A couple of weeks ago, you saw how customer engagement is evolving, from carrots and sticks to sticky carrots. We followed up with a look at how different media affects the consumer in different ways—in The Winter of our (Dis)content—and continued with some metrics for Millennials, riffing on the Ultimate Question from the famous Net Promoter Score. This blog completes the set—with some ideas on how we measure ad effectiveness in the age of the digital consumer . . . and, perhaps, some insights into seeing the signal in the noise.
Let’s get away from advertising for a moment
With political stuff like the Snooper’s Charter—sorry, the Investigatory Powers Act—making the news, an associate of ours at Scorch has a radical idea for policing. And a bit of back-of-envelope research shows it could work equally well for locking up consumer attention.
Here’s the hypothesis. Democracies make great play of treating everyone equally. And that’s a good thing. But policing everyone equally takes a lot of money. And most of it is wasted, because most people don’t break the law.
(Do you know that a hard core of just 5,000 habitual criminals are responsible for half of all reported crimes? That’s just one in ten thousand people. And if you raise the sample size to 100,000, over nineteen out of twenty crimes are accounted for.)
Now, there are over 100,000 police officers in England and Wales. So what if every police officer’s first day on the job entailed being given one person’s name—one individual with anti-social tendencies—with instructions to keep him closer than their own shadow?
Boom! Instant 95% drop in crime. It’s hard to get away with jimmying doors or twocking cars when PC Plod has one hand on your shoulder.
In this model, the police aren’t counting the criminals they arrest. They’re arresting the criminals who count.
That’s our associate’s idea. To cut crime, you don’t need to put a population of 65m under surveillance. You just need to keep an eye on the ones proven to cause trouble. That’s less than one percent. (Actually a lot less.)
Could we look at advertising effectiveness the same way?
That’s our cue to get back to advertising.
To measure your campaign, don’t measure your campaign
The equivalent for consumer audiences, rather than cowed populations, is your “superfans”: the consumers who talk about you a lot and spread your messaging further and wider than any others. We all know an Apple acolyte. Or an Arsenal fanatic. But these are outliers. With most brands, most consumers aren’t superfans. (In the same way as most citizens aren’t habitual lawbreakers.)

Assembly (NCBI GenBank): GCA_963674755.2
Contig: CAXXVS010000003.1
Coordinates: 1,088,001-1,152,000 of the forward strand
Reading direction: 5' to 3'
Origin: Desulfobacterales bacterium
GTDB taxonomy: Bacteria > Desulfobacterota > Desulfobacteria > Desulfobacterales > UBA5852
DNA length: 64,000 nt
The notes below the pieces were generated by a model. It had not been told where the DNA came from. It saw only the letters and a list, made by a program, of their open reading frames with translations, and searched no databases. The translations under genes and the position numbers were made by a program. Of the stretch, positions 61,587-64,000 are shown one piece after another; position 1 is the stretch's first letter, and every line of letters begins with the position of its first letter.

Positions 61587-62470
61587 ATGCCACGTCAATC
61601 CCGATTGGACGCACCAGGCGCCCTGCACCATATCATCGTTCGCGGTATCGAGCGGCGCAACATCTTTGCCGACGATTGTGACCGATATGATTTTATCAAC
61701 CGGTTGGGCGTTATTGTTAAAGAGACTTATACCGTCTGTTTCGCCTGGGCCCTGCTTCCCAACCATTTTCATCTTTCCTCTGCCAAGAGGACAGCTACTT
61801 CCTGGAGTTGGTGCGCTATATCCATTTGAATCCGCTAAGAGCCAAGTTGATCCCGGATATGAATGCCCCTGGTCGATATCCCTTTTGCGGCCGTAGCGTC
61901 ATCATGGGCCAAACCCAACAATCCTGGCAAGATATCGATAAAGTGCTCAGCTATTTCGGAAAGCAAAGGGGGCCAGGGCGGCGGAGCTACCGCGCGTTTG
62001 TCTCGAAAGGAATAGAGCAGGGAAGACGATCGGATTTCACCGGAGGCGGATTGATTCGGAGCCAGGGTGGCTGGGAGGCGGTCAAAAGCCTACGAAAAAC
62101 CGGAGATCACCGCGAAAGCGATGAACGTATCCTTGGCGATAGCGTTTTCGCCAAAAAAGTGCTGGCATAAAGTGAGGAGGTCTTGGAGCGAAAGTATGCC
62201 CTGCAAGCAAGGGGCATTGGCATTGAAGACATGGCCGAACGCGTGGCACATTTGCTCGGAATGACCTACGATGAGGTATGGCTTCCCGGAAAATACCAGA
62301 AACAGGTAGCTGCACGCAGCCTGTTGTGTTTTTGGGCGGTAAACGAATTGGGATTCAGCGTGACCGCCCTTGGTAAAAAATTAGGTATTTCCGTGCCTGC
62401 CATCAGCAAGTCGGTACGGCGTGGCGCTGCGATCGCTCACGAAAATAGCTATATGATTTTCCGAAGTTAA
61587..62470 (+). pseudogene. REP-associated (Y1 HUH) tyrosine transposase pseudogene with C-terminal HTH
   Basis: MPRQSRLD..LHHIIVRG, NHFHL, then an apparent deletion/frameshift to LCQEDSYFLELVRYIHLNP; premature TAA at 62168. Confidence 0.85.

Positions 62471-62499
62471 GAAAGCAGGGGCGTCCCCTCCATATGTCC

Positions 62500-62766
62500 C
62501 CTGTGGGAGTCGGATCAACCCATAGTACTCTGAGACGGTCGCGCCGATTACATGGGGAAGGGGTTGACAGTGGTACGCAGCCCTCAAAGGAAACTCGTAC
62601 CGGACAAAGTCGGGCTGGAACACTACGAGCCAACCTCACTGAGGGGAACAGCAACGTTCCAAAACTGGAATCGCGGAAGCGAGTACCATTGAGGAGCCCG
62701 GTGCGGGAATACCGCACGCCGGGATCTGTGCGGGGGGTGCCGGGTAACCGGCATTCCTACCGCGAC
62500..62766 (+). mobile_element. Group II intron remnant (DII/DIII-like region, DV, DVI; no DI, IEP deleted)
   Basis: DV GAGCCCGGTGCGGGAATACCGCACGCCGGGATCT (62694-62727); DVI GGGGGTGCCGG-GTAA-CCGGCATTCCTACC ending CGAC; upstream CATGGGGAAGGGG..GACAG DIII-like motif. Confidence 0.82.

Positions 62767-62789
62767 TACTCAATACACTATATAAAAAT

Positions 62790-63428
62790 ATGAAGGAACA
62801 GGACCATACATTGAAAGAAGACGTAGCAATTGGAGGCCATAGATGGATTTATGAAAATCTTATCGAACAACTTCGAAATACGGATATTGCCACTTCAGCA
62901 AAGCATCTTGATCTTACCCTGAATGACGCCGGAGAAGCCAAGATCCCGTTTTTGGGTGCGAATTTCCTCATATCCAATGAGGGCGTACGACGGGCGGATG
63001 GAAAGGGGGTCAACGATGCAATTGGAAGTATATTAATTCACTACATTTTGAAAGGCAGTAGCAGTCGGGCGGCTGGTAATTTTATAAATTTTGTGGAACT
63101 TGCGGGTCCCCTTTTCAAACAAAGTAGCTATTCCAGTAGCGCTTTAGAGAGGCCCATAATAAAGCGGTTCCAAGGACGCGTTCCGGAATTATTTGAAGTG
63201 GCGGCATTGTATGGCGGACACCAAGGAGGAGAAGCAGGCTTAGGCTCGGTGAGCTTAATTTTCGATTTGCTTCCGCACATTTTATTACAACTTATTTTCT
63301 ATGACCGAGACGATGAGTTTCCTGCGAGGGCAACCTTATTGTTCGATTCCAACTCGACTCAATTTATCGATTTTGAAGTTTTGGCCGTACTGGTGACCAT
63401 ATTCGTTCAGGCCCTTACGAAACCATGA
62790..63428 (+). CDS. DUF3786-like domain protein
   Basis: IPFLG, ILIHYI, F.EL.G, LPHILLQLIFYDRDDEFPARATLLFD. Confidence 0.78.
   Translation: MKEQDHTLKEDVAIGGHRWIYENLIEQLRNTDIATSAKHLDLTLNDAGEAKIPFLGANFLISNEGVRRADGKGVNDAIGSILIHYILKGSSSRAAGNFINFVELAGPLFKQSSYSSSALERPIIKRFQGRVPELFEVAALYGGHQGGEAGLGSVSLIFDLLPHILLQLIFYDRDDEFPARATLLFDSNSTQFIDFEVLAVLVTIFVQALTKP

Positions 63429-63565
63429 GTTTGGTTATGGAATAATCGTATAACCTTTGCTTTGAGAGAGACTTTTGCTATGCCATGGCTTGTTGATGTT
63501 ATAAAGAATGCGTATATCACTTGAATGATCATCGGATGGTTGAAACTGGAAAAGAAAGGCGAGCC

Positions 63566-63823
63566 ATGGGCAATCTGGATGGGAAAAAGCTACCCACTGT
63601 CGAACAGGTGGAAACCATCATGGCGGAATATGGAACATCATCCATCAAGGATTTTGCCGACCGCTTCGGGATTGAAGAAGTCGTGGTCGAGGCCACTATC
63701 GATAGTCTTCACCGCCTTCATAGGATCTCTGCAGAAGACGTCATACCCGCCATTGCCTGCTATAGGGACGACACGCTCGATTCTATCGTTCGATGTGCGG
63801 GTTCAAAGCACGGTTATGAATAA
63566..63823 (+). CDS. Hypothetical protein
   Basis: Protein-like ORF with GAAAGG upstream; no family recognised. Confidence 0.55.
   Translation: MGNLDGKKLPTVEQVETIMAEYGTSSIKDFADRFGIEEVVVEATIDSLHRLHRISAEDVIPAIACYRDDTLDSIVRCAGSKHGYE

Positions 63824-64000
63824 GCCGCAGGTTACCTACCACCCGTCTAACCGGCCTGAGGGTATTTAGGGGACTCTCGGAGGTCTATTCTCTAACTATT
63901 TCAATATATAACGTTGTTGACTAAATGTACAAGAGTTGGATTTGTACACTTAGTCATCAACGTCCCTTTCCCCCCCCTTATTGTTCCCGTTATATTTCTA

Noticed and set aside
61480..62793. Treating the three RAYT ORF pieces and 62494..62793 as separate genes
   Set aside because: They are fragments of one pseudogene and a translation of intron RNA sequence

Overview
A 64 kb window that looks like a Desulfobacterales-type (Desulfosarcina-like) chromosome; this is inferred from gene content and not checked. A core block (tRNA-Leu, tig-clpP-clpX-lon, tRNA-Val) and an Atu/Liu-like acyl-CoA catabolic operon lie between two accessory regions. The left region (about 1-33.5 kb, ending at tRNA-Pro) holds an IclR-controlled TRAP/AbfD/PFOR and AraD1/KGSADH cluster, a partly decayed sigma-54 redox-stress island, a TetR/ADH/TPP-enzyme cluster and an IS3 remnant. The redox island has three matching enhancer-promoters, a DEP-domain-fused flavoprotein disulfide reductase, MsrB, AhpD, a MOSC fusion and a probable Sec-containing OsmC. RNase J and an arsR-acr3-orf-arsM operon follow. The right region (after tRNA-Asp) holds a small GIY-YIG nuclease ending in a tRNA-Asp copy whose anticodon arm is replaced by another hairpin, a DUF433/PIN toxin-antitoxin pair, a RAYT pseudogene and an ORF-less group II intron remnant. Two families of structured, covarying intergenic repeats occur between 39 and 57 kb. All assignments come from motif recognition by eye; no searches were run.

Let’s look at the status of superfans for two premium consumer brands: ecstasy inducer—sorry, chocolatier—Green & Black’s, and cereal killer Jordan’s. First, though, a bit of statistics.
The Gaussians are coming
Whether you call it a Bell Curve, Gaussian, or Normal Distribution, you’re probably talking about the same thing. It’s a way of organising a set of data whose values cover a broad range, by arranging them in terms of how far they are from the average (mean) value.
Statistics nerds divide the distance from the mean (the midpoint of the x-axis) into chunks called Standard Deviations. Whatever the spread of your data, “normalising” its distribution like this will always mean 68.3% of your values fall within 1SD, 95.5% within 2, and 99.7% within 3 SD’s.
Why these numbers? The simple answer is that they cover almost every value. Just 0.3% of all values will fall outside 3 SD’s: a value 4SD from the mean is one of very few outliers. Almost everything you need to know about a dataset will fall within 3 Standard Devs on its Normal Distribution.
This means it’s a great way to shake out consumers who are a bit . . . different. Remember the people who scored you 9’s and 10’s on the Net Promoter Score in our last blog? They roughly coincide with the second Standard Deviation. But the Third SD and beyond—the hardcore superfans—get all Spinal Tap on us. They’re the ones who take it up to 11.